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Background

The Staiths has an interesting background story. Back in 2001, lamented by what he called the “Wimpification” and “Barratification” of the UK housing supply, Wayne Hemmingway was challenged by the developer Wimpey to see if he could do any better (Kay, 2001).

The Staiths, South Bank is a 760-home development on the south bank of the River Tyne, which went on to win multiple housing awards in its first year, including “Best Housing Development of the Year” in the UK (Hemmingway, n.d.) (Gateshead City Council, 2016) 

I have visited the site several times in the past couple of months and it was particularly interesting to see how the scheme had evolved since my initial visit back in 2013. This post will focus on my analysis of the site, using the Building for Life 12 assessment criteria.

Integrating into the neighbourhood

Connections

Overall, I would say that the development is well connected, particularly to main transport routes like the A1. There are also attractive pedestrian and cyclist routes that run through the site. The overall character of the development does not fit in with the surrounding style, which was really the driving force behind the design itself. The aim was to challenge what was becoming the norm in the UK housing market.

Facilities and services

Initially there were a lack of services in the immediate vicinity (shops, cafes, pubs). Since my last visit there is now a café on-site, which also functions as a small shop and community hub.

Good community facilities such as play areas, bike storage, as well as community events and activities, which are provided through the café. However, there still seems to be a lack of shops on-site as well as in the wider area.

There are several schools in the wider area, which seem to be within comfortable walking distances, however there are concerns over the safety of these routes from the site because of the network of main roads etc.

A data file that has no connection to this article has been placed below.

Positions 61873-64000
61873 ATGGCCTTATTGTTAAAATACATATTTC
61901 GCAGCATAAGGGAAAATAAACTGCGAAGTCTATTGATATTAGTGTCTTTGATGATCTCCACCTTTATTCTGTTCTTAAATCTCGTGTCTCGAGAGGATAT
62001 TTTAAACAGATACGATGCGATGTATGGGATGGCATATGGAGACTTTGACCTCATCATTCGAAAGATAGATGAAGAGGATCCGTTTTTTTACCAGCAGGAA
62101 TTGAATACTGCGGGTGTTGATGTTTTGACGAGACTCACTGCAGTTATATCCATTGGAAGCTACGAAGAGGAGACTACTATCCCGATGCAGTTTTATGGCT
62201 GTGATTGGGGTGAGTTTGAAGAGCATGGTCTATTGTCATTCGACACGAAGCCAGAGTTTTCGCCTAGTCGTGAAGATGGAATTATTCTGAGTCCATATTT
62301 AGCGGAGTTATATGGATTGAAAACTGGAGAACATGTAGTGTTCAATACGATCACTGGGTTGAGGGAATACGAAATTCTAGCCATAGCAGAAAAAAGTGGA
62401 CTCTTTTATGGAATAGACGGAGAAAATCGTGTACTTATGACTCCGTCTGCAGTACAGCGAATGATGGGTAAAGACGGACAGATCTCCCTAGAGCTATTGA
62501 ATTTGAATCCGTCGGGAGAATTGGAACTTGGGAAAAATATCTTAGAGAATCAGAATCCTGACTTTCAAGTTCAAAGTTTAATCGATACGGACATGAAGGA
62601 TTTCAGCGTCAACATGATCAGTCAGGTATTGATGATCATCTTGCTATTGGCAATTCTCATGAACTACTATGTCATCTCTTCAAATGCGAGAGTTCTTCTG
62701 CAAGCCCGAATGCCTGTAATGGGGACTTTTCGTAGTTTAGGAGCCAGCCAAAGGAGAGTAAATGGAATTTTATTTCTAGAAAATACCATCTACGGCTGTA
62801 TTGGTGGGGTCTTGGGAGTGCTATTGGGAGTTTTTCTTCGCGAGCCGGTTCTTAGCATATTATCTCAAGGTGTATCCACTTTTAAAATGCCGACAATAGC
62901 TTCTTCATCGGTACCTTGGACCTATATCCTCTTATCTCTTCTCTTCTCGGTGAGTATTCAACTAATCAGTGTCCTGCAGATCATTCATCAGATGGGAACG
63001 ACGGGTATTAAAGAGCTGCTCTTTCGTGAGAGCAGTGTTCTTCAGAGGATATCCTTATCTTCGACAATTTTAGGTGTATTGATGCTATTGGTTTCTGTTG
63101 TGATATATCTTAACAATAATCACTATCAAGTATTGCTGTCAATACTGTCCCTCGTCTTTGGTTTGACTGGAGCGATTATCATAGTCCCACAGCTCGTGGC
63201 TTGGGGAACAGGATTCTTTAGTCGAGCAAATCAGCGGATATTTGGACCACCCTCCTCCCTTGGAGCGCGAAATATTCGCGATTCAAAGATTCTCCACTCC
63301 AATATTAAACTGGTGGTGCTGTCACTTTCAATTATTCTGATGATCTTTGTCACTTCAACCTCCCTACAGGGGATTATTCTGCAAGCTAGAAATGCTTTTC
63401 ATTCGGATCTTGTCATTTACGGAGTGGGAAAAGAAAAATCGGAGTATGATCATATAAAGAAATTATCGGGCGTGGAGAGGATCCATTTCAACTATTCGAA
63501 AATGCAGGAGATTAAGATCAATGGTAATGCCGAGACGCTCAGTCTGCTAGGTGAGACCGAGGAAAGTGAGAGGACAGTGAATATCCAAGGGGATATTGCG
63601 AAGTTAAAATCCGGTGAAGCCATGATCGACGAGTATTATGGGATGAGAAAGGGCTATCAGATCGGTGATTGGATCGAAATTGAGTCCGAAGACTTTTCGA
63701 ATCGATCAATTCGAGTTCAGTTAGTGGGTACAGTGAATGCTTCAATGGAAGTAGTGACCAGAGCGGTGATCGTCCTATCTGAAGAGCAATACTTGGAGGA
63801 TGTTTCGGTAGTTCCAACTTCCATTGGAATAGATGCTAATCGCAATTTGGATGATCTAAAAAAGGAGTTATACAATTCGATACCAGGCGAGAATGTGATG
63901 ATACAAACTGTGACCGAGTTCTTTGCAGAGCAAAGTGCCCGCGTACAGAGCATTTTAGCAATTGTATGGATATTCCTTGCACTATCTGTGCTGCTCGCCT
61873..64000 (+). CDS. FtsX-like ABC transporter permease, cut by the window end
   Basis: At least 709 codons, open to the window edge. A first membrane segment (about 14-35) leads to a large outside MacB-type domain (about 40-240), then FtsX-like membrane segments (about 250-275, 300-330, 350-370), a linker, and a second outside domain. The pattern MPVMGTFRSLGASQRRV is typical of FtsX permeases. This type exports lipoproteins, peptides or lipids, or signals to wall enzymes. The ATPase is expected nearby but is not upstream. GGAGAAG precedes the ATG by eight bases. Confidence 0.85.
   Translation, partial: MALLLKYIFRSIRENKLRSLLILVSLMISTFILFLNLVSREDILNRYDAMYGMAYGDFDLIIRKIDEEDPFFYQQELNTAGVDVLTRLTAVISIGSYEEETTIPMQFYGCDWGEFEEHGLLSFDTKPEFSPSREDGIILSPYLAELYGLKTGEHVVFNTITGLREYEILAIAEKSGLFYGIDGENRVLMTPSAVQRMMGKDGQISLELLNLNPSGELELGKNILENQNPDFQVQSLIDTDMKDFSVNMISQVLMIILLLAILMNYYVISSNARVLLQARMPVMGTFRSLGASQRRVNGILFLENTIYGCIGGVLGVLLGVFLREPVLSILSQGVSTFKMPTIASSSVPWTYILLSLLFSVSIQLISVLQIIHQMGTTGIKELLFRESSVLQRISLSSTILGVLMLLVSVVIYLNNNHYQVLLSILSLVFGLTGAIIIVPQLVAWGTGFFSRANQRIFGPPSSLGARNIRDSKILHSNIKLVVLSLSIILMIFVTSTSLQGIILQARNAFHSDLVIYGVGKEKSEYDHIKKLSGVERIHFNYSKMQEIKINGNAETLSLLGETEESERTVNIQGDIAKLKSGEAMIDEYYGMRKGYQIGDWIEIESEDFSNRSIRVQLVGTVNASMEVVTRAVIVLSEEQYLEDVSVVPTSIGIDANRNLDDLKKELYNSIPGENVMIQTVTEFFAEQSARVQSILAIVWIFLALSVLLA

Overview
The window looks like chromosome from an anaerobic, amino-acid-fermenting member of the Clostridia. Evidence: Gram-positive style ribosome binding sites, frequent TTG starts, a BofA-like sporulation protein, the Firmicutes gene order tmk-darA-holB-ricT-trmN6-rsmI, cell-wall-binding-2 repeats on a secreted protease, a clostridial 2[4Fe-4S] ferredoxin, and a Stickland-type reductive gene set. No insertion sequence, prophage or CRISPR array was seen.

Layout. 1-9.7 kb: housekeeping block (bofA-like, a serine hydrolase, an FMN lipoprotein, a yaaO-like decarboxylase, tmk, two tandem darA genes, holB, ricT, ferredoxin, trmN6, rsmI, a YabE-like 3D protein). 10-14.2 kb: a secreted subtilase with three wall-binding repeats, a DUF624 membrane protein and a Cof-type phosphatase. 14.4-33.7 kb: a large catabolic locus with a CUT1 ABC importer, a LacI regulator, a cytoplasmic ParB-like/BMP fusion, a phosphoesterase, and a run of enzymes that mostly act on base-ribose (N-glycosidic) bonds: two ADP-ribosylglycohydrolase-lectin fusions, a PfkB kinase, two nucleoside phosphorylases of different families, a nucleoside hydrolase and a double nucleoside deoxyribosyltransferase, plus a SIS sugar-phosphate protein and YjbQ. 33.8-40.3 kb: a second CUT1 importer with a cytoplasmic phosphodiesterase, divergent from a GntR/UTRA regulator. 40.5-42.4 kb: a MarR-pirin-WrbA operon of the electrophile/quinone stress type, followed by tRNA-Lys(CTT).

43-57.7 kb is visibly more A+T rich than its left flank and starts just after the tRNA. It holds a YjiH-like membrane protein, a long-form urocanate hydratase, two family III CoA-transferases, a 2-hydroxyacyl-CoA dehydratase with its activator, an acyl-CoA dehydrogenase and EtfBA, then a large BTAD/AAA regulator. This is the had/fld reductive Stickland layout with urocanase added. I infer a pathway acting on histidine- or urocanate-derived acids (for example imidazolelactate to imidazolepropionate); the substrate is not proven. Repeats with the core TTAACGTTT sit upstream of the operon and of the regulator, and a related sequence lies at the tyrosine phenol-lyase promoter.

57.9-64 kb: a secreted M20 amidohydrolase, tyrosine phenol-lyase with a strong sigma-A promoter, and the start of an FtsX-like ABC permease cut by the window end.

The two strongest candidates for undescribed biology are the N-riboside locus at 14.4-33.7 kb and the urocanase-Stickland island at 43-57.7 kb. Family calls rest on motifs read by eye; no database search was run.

The wider area is predominantly residential, with a significant light industrial and commercial sector also. 

Public Transport

There are bus stops within a 400m walking distance from the site, with regular buses to Newcastle and Gateshead city centre, as well as the Metro Centre. 

Cars appear to dominate the development (depending on what day and what time you go). This is contrary to the original vision – i.e. a low-car strategy. I would suggest that this is because the main access to the site is via the A1, making it easier, quicker and more practical to own and run a car.

Meeting local housing needs

There is a diverse range of housing types on-site, where each house seems to have its own character and style. There are terraced and detached houses and a range of flats available on-site, each differing in size and price in order to cater towards the widest market possible. The clever mixing of tenures makes it impossible to distinguish the different housing types, which is a particularly positive aspect of the development in my opinion. 

Creating a place

Character

The design of the Staiths is distinctive and has its own unique character. This was the vision behind the development, to create something that stood in stark contrast to conventional house building in the UK. There is a rich mixture of architectural details which combine to create a unique vernacular, where each property is distinctive from its neighbours. It is difficult to spot the same house twice.   

Working with the site and its context

The outstanding location on the south bank of the Tyne makes use of the old docks and thus emphasises the rich cultural heritage of the local and regional context.